Bangor, Maine (CNN) -- A federal magistrate ordered a competency evaluation Wednesday for the former Air Force intelligence specialist accused of making false bomb threats Tuesday that diverted an international commercial flight.
U.S. Magistrate Judge Margaret J. Kravchuk ordered the evaluation at the request of the public defender representing Derek Stansberry at a short hearing in Bangor, Maine.
Federal investigators allege Stansberry told air marshals on a Delta flight Tuesday that he had dynamite in his backpack and explosives in his laptop, court documents released Wednesday say. The flight was diverted to Maine, where a police bomb squad found no explosives on board.
The federal complaint against Stansberry, 27, of Riverview, Florida, charges him with two felony counts of interfering with flight crew members and knowingly giving false information about possession of an explosive device.
"Making false bomb threats on an aircraft and interfering with the flight crew are serious crimes that have serious consequences," U.S. Attorney Paula D. Silsby said in a statement released Wednesday. "Today's charges should serve as a reminder that the federal government will not tolerate this activity. This case also highlights the extensive resources required to address threats that prove to be false -- resources that could be better utilized addressing real threats."
A flight attendant on Delta Air Lines Flight 273 -- which was traveling from Paris, France, to Atlanta, Georgia, Tuesday -- notified air marshals on board after Stansberry passed her a note stating that he was not an American citizen and had false documents, according to the complaint.
The complaint said statements in the note included, "My passports and identity are fake," "Please let my family know the truth" and "I was in Ouaga illegally."
"Ouaga" commonly refers to Ouagadougou, the capital of Burkina Faso in West Africa.
After the flight attendant handed the note to an air marshal on board, the affidavit says, another air marshal and a flight attendant moved Stansberry and his carry-on baggage to the back of the plane.
There, Stansberry told the air marshal that he had dynamite in his boots, which were in his backpack. He said a pressure switch would detonate the explosives, the affidavit said. He also claimed to have explosive material in his laptop and told the air marshal he had taken eight tablets of Ambien, a sleep aid, the court documents said.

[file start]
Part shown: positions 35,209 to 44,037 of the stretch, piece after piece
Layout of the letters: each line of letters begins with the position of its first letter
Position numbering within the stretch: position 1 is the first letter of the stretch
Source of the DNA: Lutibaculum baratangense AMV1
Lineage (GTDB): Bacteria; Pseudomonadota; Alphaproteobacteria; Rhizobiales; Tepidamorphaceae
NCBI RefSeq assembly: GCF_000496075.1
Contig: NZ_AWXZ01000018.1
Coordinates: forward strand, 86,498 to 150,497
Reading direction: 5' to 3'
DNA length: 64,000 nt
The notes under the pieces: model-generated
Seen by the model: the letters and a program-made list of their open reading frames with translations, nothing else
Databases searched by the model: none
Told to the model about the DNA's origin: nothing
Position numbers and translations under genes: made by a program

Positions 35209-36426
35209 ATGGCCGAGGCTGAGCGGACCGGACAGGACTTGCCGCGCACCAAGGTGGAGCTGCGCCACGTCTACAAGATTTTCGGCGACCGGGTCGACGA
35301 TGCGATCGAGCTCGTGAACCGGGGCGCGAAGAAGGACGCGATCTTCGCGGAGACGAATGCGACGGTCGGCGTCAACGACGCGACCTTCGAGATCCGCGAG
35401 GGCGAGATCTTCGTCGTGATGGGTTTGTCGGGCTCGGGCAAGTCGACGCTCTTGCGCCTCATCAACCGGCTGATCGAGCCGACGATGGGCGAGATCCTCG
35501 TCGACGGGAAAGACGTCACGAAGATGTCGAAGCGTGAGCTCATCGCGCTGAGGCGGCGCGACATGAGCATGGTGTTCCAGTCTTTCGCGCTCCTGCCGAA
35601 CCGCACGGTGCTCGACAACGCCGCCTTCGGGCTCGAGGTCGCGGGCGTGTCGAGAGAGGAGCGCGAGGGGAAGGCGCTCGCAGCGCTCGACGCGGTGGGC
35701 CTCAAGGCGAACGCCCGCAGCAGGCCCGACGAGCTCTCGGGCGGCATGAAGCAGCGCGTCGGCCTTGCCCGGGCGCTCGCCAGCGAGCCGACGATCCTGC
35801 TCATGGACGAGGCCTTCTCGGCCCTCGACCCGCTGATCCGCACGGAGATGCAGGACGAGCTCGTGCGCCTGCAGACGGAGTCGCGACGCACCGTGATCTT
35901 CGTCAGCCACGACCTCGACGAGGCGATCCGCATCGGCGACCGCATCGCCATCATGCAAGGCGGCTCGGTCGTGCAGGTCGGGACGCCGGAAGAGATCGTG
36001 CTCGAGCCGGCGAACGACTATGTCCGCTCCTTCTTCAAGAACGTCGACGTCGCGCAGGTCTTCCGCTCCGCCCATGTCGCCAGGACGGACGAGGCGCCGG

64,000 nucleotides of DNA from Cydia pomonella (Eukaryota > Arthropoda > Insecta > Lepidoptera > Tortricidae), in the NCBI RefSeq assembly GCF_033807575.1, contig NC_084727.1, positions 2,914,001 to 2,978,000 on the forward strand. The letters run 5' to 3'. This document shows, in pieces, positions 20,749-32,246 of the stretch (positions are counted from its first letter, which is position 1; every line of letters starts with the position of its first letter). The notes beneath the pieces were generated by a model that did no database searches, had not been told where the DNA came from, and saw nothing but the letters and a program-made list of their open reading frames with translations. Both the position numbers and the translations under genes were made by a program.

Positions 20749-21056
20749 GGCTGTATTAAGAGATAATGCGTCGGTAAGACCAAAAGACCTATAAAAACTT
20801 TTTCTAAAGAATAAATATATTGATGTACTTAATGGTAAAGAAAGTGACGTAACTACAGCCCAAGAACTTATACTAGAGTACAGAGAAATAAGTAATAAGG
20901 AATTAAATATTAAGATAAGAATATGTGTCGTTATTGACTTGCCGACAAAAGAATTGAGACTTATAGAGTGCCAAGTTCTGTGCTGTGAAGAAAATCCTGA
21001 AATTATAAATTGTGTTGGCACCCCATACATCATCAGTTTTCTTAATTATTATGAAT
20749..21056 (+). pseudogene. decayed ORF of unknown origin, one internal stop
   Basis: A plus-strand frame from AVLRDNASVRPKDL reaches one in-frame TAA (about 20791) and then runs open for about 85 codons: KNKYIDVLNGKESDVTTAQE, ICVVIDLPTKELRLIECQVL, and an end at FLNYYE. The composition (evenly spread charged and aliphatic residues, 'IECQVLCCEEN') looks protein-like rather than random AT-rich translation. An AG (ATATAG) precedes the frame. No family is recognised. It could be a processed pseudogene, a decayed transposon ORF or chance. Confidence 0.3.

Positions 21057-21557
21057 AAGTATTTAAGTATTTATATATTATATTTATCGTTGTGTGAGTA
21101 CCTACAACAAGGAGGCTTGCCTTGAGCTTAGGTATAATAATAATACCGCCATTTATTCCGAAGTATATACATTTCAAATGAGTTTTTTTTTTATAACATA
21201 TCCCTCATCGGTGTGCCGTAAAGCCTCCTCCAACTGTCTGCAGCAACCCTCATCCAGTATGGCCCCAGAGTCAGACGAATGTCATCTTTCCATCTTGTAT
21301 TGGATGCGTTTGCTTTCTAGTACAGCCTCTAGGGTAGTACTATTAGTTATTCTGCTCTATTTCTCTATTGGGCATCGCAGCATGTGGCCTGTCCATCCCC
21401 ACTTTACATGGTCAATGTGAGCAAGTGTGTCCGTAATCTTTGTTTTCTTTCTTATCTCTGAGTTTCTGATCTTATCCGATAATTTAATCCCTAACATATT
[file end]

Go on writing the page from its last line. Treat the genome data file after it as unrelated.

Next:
Air marshals "built a bunker" around Stansberry's laptop and boots "to dampen the effects of any potential explosion," the complaint said.
After the diverted Airbus A330 landed in Bangor around 3:30 p.m. Tuesday, the Bangor Police bomb squad used bomb-sniffing dogs and explosive detection devices to search the plane and all the baggage, but no explosives were found, the affidavit says.
The FBI took Stansberry into custody when the plane landed, and he told investigators he had taken one Ambien pill, a change from his earlier comment to the air marshal, the court documents say.
Stansberry was on active duty in the U.S. Air Force from June 2005 to June 2009, Air Force officials said. A senior airman and an intelligence specialist, he trained at Goodfellow Air Force Base in San Angelo, Texas, and also was stationed at Hurlburt Field in Okaloosa County, Florida, they said. Stansberry also served in the wars in both Iraq and Afghanistan, according to service records.
Stansberry was employed in Burkina Faso under a U.S. Africa Command contract with defense contractor R4 Inc. as part of ongoing military-to-military cooperation activities between the two nations, according to a U.S. military source who asked not to be identified. But Stansberry has completed that temporary assignment, the source said.
Contacted by CNN at his home in Florida Tuesday, Richard Stansberry -- Derek Stansberry's father -- said his son had never been in trouble, and that his contractor job with the Air Force required him to stay out of trouble in order to keep his high security clearance. The elder Stansberry said he was not sure what happened on board the airplane, but hoped it was a misunderstanding.
Derek Stansberry was not flagged on any databases, law enforcement officials told CNN.
He will be evaluated for competency at the Penobscot County Jail, where he is being detained.
In his first court appearance Wednesday, he stood attentively next to his attorney and answered, "Yes, ma'am" a few times when asked whether he understood the charges against him and what was happening in the courtroom.
At one point, he asked the court, "Is there where I admit I'm guilty or not?"
Kravchuk, the federal magistrate, responded, "No."
The government has filed a motion to keep Stansberry in custody because of the nature of his threats and the fear that he may flee if released, court documents show.
Kravchuk ordered that Stansberry be temporarily detained without bail. His next scheduled court appearance is May 3.
Passengers aboard the plane told CNN they were unaware of any disruption, but that the flight crew moved all the passengers forward in the partially filled cabin.
"I just felt like something was a little strange. You can just see in the flight attendants' faces that they were bothered by something, but ultimately I think they handled the situation really good," said Charde Houston of San Diego, California. "They didn't make anybody rattled. They could have but they didn't."
Delta put passengers in a hotel overnight Tuesday, providing them with a meal and vouchers for future travel. They were expected to leave for their destination in the same plane around 2 p.m. Wednesday afternoon, Delta Air Lines spokeswoman Susan Elliott told CNN.
CNN's Susan Candiotti, Bob Crowley, Terry Frieden, Kristen Hamill, Jeanne Meserve, Mike Mount and Barbara Starr contributed to this report.